Early Career Teachers: FAQs



The transition from teacher training to working in a school as an Early Career Teacher (ECT) is one of the most important point of an educator’s life. Your first job as an ECT will test the limits of everything you’ve learned on your training course. Education is one of the most popular pathways for those straight out of university, attracting 13.5% of all new graduates.


Whether you’re just getting into teaching or are starting your job hunt, we’ve compiled a list of frequently asked questions to provide clarity and support as you embark on this rewarding path in education.


Explore our FAQs below to gain valuable insights and guidance as you navigate the exciting world of early career teaching. If you still have questions about working on supply or are looking for a job in education, get in touch with our team today!


  • What is an Early Career Teacher (ECT)?

    An Early Career Teacher is an educator who has recently completed their initial teacher training and is in the early stages of their teaching career. You’ll be known as an ECT for your first 2 years in teaching. The term Early Career Teacher (ECT) has replaced Newly Qualified Teacher (NQT).


    As ECTs are in their first few years of teaching, they often have limited classroom experience and will often require more mentorship and support, so we are here to guide you along your journey! Get in touch with our ECT team today by emailing ect@affinityworkforce.com.

  • What qualities and skills are essential for ECTs working with children?
    Working as an Early Career Teacher with children requires a unique set of qualities and personality traits to effectively engage and support young learners. Here are a few:


    • Patience: Ability to remain calm and composed when faced with challenges or disruptive behaviour.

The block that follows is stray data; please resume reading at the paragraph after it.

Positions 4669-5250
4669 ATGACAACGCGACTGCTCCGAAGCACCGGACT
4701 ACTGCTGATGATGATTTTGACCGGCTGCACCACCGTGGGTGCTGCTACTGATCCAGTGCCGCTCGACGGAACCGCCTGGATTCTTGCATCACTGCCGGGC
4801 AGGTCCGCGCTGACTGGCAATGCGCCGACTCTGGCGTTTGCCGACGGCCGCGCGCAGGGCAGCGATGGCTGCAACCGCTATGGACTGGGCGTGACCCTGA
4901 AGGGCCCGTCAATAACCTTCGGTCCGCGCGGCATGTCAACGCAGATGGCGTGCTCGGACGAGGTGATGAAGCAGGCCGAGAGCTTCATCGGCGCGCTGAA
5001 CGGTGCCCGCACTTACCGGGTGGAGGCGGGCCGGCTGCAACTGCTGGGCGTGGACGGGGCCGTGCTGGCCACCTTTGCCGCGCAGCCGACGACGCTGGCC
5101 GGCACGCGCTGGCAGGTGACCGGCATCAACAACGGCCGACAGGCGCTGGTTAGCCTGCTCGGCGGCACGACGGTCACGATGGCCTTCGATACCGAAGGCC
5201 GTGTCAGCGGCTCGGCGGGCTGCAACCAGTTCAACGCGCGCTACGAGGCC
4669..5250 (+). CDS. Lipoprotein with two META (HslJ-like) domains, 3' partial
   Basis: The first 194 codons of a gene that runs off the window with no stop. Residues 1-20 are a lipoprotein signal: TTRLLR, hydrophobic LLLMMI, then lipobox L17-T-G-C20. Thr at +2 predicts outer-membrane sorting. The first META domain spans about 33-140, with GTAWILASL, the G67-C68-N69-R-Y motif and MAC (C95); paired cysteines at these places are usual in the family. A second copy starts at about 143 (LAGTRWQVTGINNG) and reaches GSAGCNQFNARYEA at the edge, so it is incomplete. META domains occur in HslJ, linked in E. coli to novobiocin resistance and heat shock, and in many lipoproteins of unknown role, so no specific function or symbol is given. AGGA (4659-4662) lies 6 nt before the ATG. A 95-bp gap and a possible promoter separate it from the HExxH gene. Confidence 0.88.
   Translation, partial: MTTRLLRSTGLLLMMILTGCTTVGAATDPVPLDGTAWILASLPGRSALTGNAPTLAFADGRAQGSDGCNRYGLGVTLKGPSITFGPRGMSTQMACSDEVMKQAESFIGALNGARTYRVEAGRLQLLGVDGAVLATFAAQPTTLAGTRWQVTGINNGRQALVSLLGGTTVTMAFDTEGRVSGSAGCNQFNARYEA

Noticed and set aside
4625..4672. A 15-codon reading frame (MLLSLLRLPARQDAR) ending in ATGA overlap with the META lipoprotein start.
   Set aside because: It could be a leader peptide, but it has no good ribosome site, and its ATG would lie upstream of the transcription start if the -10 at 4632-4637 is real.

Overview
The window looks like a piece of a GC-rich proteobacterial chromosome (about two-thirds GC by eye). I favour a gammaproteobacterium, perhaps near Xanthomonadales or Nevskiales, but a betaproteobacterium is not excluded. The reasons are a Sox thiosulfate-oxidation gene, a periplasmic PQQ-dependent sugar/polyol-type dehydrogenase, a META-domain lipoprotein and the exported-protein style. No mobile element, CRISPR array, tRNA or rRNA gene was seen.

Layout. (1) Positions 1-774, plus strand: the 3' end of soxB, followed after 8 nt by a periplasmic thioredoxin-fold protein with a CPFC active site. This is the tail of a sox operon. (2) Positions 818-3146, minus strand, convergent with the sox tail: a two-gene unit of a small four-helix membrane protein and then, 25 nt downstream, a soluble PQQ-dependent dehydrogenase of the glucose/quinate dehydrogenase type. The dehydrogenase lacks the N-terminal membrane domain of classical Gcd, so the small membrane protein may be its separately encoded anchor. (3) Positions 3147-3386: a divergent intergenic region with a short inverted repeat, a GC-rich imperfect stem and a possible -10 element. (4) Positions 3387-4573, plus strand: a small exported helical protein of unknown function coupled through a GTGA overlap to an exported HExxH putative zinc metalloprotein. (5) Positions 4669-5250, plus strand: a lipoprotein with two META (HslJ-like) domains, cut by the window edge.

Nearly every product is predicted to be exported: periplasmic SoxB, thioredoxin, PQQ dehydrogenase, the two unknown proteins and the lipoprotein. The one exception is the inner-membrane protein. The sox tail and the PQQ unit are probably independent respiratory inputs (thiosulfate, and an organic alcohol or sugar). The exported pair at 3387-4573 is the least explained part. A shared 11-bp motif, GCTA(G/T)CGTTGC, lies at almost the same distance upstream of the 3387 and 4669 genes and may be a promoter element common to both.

• Adaptability: Willingness to adjust teaching methods and approaches to meet the diverse needs of students.
    • Empathy: Capacity to understand and connect with students on an emotional level, fostering a supportive learning environment.
    • Communication: Strong verbal and written communication skills to effectively convey concepts and instructions to students and parents.
    • Organisation: Skill in managing time, resources, and lesson plans to ensure smooth classroom operations and effective teaching.
    • Creativity: Ability to develop engaging and interactive learning activities to capture students’ interest and promote active participation.
    • Flexibility: Readiness to embrace change and adapt to unforeseen circumstances in the classroom or school environment.
    • Collaboration: Aptitude for working collaboratively with colleagues, parents, and support staff to promote student success and well-being.
  • Why would I work on supply instead of choosing a permanent teaching position?

    Supply work is perfect at the beginning of a new teacher’s career if you are unsure on what path you want to take. Here are a few reasons Early Career Teachers choose to work on supply rather than a permanent position at a school:


    • Flexibility: Supply teaching offers ECTs the flexibility to control their schedules, allowing them to balance work commitments with personal and professional development opportunities.


    • Diverse experience: Working on supply exposes ECTs to a variety of school settings, age groups, and subject areas, providing valuable experience and broadening their skillset.


    • Reduced administrative burden: Supply teachers often have fewer administrative responsibilities compared to permanent positions, allowing ECTs to focus more on teaching and less on paperwork.


    • Professional growth: Supply teaching presents opportunities for ECTs to enhance their teaching practice, develop classroom management skills, and gain confidence in different teaching environments.


    • Networking opportunities: By working in multiple schools, ECTs can expand their professional network, connect with experienced educators, and potentially discover new career opportunities.


    • Trial period: Supply teaching allows ECTs to “test the waters” before committing to a permanent teaching position, helping them determine their preferences and ideal teaching environment.


    • Work-life balance: With the ability to choose when and where to work, supply teaching can offer ECTs greater work-life balance, reducing stress and burnout commonly associated with full-time teaching roles.


    • Exposure to best practices: Working in various schools exposes ECTs to different teaching styles, strategies, and best practices, enriching their professional development and helping them become more adaptable educators.